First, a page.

One area in which there was direct political interference from the political class as a group in military professional policy was in the question of quotas for Army recruitment, which nevertheless reflected legislative pressures in a multiethnic society. Such political pressures to apply the federal character principle have found their way into subsequent Nigerian constitutions. Other than one or two alleged cases, politicians generally stayed out of purely military professional matters. Even when the departing GOC General Welby-Everard, (for a variety of reasons dating back to events in 1951 and 1961), recommended either Brigadier Ademulegun or Ogundipe as his successor, the Prime Minister and the Defence Minister chose to stick with the principle of seniority and chose Ironsi instead – perhaps mindful of NCNC sensitivities coming as it did, after the constitutional crisis in January and around the time of the acrimonious fight over the Vice Chancellorship of the University of Lagos.
The literature reports that Brigadier Ademulegun lobbied for the position of GOC through his friend the Sardauna, but it would seem that the political leadership of the Ministry resisted all such pressures. Until just before the collapse, therefore, the link between the Army leadership and the political class was mostly formal and appropriate. Although informal liaisons existed on the basis of alma mater and other shared values, these did not rise to the level of the client networks (such as “IBB Boys” or “Abacha Boys”) that came to characterize future military regimes in the country. Nevertheless, in a country where ethnic identities were and are often stronger than professional identities, any perceived coincidences of liaisons with the ethnic, political and security map of the country were bound to provoke suspicion among officers who considered themselves outside those networks.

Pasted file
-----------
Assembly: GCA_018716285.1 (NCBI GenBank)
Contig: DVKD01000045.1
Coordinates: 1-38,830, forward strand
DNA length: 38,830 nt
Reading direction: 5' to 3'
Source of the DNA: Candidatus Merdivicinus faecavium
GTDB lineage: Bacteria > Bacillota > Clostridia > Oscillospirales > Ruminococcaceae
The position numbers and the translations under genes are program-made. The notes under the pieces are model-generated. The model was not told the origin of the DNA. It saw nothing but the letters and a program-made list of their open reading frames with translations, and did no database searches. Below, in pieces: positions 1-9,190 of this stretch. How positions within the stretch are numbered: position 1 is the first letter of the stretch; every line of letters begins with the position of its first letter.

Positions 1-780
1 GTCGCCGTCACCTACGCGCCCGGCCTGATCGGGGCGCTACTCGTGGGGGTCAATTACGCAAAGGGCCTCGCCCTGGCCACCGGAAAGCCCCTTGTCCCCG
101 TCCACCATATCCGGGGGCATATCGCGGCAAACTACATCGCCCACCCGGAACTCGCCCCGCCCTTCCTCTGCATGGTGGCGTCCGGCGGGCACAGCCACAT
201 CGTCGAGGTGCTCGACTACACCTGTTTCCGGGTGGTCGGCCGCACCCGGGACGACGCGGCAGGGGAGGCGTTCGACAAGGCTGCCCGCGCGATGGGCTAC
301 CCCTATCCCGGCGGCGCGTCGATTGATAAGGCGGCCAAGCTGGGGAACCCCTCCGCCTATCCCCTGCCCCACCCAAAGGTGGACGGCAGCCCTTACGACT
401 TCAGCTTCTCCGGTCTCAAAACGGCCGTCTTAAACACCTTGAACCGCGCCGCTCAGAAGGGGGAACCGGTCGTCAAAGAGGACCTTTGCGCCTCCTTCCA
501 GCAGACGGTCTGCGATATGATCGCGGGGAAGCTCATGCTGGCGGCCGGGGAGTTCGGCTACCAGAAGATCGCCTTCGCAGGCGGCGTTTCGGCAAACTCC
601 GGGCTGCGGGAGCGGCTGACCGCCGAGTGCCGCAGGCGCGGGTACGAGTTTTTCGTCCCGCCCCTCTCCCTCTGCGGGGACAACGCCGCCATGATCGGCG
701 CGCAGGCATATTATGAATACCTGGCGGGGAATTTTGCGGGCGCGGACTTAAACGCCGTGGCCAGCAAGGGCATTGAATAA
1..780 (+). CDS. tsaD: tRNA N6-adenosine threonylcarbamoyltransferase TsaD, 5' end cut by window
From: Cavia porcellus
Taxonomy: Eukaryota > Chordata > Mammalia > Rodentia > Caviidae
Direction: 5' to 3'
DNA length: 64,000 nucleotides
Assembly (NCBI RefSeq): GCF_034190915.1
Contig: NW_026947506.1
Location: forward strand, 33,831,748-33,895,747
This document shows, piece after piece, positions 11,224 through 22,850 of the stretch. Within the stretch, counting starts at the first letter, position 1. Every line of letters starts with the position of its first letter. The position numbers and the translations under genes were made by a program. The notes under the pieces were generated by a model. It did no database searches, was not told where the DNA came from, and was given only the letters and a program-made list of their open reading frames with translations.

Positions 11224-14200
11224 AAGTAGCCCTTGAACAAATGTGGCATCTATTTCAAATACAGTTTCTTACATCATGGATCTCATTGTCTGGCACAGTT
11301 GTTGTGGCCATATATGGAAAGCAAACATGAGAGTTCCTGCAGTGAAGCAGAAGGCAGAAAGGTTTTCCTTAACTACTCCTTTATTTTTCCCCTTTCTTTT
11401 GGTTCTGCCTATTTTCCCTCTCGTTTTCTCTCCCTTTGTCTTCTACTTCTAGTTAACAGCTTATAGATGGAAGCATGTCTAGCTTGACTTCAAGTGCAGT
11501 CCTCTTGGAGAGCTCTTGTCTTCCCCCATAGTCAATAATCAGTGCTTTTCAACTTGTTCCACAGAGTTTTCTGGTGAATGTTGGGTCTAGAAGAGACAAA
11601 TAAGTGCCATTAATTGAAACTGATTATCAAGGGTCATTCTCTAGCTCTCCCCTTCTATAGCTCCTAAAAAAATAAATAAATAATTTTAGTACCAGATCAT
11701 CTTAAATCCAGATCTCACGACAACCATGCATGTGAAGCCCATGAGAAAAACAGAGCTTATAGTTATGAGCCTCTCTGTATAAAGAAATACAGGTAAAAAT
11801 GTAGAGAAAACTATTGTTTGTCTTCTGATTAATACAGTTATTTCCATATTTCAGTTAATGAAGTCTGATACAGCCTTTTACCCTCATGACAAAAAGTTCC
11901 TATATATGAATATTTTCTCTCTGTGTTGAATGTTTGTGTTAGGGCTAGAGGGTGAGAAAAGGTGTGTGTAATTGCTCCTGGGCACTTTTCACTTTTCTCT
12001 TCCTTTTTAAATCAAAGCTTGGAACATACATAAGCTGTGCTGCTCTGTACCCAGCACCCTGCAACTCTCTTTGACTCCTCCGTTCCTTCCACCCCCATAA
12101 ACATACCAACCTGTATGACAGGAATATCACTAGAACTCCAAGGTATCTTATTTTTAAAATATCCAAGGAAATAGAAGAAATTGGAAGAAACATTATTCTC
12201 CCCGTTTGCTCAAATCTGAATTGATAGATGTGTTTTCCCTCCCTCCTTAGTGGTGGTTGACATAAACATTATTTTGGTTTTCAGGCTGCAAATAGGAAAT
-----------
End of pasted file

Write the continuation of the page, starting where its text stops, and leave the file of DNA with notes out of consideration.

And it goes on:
The final intervention of predominantly eastern junior and middle ranking military officers resulted from the gradual decline in the cohesion and legitimacy of civilian institutions, signs of which were already evident from the time of the December 1959 federal elections before independence.
Certain long standing colonial military policies, amplified by the fractious nature of Nigeria’s political framework set against Nigeria’s unique history provided a backdrop to contentious civil military relations after independence. As the role of the independent army evolved from external missions and its participation in internal security deepened, political antagonisms toward elements of the political class were amplified as it found itself making judgments and allocating values.